Boston Marathon: 5,600 runners who couldn't finish because of bombings invited to come back in 2014.

Boston Runners Invited to Return in 2014 to Finish Marathon

Boston Runners Invited to Return in 2014 to Finish Marathon

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May 16 2013 2:40 PM

Boston Runners Invited to Return in 2014 to Finish Marathon

A general view of the runners during the 2008 Boston Marathon on April 21,2008 in Hopkinton, Mass.

Photo by Elsa/Getty Images

Thousands of runners who didn't get a chance to finish the Boston Marathon this year because of the twin bombings that rocked the city will get another chance to do so next year. Here's the official statement from race organizors:

"The opportunity to run down Boylston Street and to cross the finish line amid thousands of spectators is a significant part of the entire Boston Marathon experience," said Tom Grilk, B.A.A. Executive Director. "With the opportunity to return and participate in 2014, we look forward to inviting back these athletes and we expect that most will renew their marathon training commitment. Boston spectators are known for their impassioned support and unbridled enthusiasm, and they will give these returning athletes some of the loudest cheers at next year's race. We want to thank our participants for their patience as we continue to work through the details of arranging this accommodation for them, and we ask for continued patience from the running community as we plan the 2014 Boston Marathon next April."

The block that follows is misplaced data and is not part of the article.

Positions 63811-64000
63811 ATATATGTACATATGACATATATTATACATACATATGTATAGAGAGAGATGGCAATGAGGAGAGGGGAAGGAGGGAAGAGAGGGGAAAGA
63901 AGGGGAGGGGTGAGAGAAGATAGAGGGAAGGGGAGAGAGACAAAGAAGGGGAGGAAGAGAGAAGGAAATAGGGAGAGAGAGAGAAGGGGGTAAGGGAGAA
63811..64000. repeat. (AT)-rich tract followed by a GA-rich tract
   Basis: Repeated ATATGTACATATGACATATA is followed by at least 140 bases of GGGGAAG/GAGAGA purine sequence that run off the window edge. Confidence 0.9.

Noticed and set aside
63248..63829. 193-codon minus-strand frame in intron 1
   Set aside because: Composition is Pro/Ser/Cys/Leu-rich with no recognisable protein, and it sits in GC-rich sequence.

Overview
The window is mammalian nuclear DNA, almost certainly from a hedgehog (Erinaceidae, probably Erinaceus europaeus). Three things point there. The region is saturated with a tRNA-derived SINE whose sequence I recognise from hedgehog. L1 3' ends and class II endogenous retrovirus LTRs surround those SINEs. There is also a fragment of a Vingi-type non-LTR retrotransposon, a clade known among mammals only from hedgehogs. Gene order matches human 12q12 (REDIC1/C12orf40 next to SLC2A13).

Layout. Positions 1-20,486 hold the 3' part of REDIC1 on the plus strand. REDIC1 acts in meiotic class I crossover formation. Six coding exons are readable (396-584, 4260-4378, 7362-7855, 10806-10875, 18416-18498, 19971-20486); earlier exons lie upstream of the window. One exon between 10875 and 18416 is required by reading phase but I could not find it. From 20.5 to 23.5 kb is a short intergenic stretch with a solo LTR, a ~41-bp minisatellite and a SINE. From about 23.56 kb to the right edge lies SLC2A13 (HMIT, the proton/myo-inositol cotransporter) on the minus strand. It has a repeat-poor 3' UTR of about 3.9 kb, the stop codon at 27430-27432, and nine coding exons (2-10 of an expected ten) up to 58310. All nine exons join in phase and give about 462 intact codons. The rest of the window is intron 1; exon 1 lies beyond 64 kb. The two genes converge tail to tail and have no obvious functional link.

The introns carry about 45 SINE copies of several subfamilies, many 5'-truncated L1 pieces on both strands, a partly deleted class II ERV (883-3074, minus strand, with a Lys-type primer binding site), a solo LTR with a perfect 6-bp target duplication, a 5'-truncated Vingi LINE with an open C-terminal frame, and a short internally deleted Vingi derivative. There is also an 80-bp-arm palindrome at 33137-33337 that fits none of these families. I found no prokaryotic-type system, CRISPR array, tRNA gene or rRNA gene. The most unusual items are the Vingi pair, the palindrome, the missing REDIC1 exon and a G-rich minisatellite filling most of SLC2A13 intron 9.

To be eligible to run next year without having to re-qualify, runners need to have started the race and crossed the half-way point at this year's race. In all, that means roughly 5,600 will get the invite, according to race officials. While the runners will still need to pay an as-yet undecided fee, the announcement removes the largest hurdle for most runners: the need to hit the impressive qualifying times normally needed to run the iconic race. To qualify for this year's race, for example, a male runner aged 18 to 34 had to complete another sanctioned marathon in 3:05 or less.

Josh Voorhees is a Slate senior writer. He lives in Iowa City.